Christopher W. Fletcher

Great Roman Coffee

Created: November 1, 2010
Updated: October 9, 2011

I love espresso.  This started by happenstance at the beginning of college (I will pay homage to my espresso machine another day) and paid off during a  month-long visit to Rome over July, 2010.  This post is most relevant to those who see themselves traveling to Rome in the future.  There are many espresso bars littered throughout the city, obviously.  Most of them, however, will make espresso straight from the same type of machine that you can get espresso from in most U.S. coffee shops.  I.E. there is nothing special about them.  This post is about the two great Roman espresso factories, and what you should order from each.

The two towers


The two great espresso bars in Rome are Sant'Eustachio and Tazza D'Oro, shown left and right, respectively:

The two compete against one another, and the competition is brutal and well known.  My first encounter with Sant'Eustachio captures the tension.   My studies abroad group was shown where to find Tazza D'Oro  but  Sant'Eustachio's location was still a mystery.  Upon navigating side streets for ten to fifteen minutes, we gave up and asked a local in broken English/Spanish: "Where is Tazza D'Oro's rival?"  Without missing a beat, he pointed us to exactly where Sant'Eustachio was situated.

Making a truly good espresso is all about timing and proper ingredients.  As I mentioned above, most Roman espresso baristas will use a stock end-to-end machine with no additional preparation.  Both of the above venues, however, take great pride in both timing and proper ingredients.  From roasting beans on site, using proper grinders, water (with the correct mineral content and at the right temperature), pressure, and (in the case of Sant'Eustachio) sugar, these venues make the process difficult to replicate at home.

Each of Sant'Eustachio and Tazza D'Oro stand out in making different espresso laden delicacies.  One of my fondest memories of Rome was hopping between (while becoming all the more caffeine buzzed as I went) the two venues, trying to find which one surpassed the other in the two hallmark specialties: Gran Caffe and Granita di Caffe con Panna (Granita for short), shown here (respectively):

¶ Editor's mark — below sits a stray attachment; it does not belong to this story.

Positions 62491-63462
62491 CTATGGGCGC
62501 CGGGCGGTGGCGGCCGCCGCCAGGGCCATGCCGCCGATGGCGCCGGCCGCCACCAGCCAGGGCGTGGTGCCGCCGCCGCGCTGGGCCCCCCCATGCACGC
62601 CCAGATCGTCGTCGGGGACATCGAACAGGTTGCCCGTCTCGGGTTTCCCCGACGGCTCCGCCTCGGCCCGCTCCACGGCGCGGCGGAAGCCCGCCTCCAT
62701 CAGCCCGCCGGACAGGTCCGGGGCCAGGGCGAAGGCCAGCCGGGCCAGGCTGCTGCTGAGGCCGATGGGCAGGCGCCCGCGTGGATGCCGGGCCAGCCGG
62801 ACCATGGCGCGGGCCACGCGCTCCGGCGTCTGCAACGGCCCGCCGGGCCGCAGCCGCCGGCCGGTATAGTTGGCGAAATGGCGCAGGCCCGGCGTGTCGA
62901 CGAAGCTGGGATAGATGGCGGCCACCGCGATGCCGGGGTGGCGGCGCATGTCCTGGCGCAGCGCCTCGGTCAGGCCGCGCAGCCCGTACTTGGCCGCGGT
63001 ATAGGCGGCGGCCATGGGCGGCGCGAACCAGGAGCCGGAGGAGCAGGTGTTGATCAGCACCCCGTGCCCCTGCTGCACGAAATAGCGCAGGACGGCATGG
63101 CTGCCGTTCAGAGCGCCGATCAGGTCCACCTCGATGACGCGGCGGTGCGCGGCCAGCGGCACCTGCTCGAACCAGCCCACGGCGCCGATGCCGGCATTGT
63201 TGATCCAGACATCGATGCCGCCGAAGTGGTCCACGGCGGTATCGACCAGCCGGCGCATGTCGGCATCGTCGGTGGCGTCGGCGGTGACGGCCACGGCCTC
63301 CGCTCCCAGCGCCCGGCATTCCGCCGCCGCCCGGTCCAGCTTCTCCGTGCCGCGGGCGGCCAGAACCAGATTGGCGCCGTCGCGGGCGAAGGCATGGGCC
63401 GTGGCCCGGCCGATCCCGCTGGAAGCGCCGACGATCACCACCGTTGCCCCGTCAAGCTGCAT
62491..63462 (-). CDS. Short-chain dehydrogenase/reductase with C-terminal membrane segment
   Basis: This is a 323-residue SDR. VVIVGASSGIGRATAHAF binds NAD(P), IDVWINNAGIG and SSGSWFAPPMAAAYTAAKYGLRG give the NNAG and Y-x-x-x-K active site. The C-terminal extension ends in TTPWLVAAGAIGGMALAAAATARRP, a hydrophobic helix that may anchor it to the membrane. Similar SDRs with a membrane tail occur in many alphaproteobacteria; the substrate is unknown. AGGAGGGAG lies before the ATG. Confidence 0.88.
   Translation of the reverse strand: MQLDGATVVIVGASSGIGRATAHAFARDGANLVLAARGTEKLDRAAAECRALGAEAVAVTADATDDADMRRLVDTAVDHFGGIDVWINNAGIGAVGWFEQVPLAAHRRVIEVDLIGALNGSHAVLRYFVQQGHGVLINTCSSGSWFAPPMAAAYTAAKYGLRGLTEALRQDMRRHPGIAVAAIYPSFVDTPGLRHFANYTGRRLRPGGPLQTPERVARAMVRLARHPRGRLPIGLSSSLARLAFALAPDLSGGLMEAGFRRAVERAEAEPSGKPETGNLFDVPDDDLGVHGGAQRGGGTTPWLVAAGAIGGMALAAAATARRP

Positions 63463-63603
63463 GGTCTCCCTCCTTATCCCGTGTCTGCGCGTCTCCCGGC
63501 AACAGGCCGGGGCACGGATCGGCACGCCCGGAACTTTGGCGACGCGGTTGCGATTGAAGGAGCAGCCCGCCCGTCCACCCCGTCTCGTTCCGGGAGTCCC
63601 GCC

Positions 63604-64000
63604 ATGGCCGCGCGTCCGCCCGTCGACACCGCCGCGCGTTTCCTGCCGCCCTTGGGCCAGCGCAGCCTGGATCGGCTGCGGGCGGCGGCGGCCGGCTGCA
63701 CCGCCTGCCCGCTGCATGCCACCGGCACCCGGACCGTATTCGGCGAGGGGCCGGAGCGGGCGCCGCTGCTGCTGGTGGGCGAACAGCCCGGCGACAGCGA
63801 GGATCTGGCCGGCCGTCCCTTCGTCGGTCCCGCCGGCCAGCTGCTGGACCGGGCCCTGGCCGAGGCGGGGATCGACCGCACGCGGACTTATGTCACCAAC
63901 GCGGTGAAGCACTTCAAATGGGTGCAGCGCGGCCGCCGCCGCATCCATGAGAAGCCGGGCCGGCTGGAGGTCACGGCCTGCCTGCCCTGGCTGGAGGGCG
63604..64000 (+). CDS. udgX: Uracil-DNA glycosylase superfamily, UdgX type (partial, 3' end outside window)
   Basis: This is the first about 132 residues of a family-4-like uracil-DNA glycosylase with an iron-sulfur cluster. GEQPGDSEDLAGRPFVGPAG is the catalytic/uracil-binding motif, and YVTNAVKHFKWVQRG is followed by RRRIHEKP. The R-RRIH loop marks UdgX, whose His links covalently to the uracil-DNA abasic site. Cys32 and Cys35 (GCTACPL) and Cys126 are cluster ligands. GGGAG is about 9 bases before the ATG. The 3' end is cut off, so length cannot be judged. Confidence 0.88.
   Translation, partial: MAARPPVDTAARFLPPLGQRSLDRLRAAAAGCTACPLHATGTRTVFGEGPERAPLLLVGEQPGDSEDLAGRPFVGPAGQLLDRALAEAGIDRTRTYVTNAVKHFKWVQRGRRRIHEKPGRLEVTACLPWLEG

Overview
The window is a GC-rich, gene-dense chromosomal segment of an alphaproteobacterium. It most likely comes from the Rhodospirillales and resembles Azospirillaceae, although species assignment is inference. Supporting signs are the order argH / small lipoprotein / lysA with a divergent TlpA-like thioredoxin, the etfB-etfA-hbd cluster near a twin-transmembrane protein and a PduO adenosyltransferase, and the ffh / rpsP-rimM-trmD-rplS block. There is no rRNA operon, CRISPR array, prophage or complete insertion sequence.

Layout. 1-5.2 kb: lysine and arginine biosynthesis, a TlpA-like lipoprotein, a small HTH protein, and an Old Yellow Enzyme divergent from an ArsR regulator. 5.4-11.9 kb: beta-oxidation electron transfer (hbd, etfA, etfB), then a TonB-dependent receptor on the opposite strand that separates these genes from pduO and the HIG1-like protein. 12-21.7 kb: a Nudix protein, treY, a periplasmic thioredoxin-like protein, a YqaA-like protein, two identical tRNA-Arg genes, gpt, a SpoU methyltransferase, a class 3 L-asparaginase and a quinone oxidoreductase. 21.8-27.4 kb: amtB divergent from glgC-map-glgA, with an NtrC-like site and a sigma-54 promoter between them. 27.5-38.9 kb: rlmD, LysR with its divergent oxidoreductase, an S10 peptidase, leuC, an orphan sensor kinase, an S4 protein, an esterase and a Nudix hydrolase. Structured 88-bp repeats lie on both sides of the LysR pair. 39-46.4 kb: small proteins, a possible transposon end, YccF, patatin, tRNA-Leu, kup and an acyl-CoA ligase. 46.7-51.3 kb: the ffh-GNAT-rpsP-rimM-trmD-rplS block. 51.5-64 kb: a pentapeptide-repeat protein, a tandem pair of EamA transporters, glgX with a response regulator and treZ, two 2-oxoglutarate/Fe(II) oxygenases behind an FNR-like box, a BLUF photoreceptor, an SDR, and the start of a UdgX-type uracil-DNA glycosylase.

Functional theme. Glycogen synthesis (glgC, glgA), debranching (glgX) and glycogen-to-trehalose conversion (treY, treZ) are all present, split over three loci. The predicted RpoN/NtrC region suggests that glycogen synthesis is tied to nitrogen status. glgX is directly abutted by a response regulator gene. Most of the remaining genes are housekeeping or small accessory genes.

Gran Caffe is another term for ``double espresso'' while the Granita is iced coffee with cream below and above.  Let it be known that:

  1. There is a real difference between decent (yet regular) espresso and great espresso.
  2. The Granita is one part of Italy that I will never forget (that is, it stood out even over the food and gelato).

But who makes the best of each?  I have concluded that Sant'Eustachio clearly makes the best Gran Caffe and that Tazza D'Oro has the better Granita di Caffe con Panna.  It is worth noting that by extension, Sant'Eustachio makes the best regular espresso I have ever had.  The difference between Sant'Eustachio is not only their use of first rate ingredients, but their use of sugar.  Purists might be turned off by this as I initially was.  Let it be known that there is an art to combining sugar and espresso.  Is it easy to add the perfect amount of sugar for just the right amount of time before serving?  Of course not—that is why nobody else can do it and why Sant'Eustachio can charge 2x the going rate for espresso and still be the most crowded venue in Rome.  Aside from just adding flavor, sugar unlocks the elusive and so-desired crema.  In the picture I have included, roughly 33% of the espresso by height is crema.  Sant'Eustachio guards their use of sugar very carefully.  The below picture shows the barista shield that they use to prevent onlookers from seeing how much, for how long, etc one should add sugar.

By contrast, Tazza D'Oro does not add sugar, nor does its espresso have any crema.  To be fair, you can request for Tazza to add sugar.  Still, Sant'Eustachio outperforms.

Not to be outdone,  Tazza D'Oro's Granita is quite possibly the best dessert (in general) I have ever had.  The iced coffee is rich with a pure coffee bean, not sugared, flavor.  The cream is prepared fresh, and given in multiple layers.  This is in contrast to Sant'Eustachio's Granita, which is more expensive, features sugared & iced coffee, and has more frothy cream.

Who wins?


Across both venues and both espresso-laden items: the Granita di Caffe con Panna is truly something to write home about, and takes the cake as the best espresso-based treat I have ever partaken in consuming.  Does this mean that one should spend their caffeine budget at Tazza without visiting Sant'Eustachio?  Definitely not.  In fact, here is the schedule that I found works best (based around either lunch or dinner):

  1. Buy a Gran Caffe at Sant'Eustachio.
  2. Eat the meal.
  3. Buy a Granita from Tazza.

I stand by this order because the Granita is a surprisingly heavy dessert given that it is mostly iced coffee.  I have eaten two Granitas back to back multiple times and it has knocked out my appetite for hours.  Others in my study abroad group report similar experiences.  Gran Caffe, on the other hand, doesn't have cream and is smaller by volume.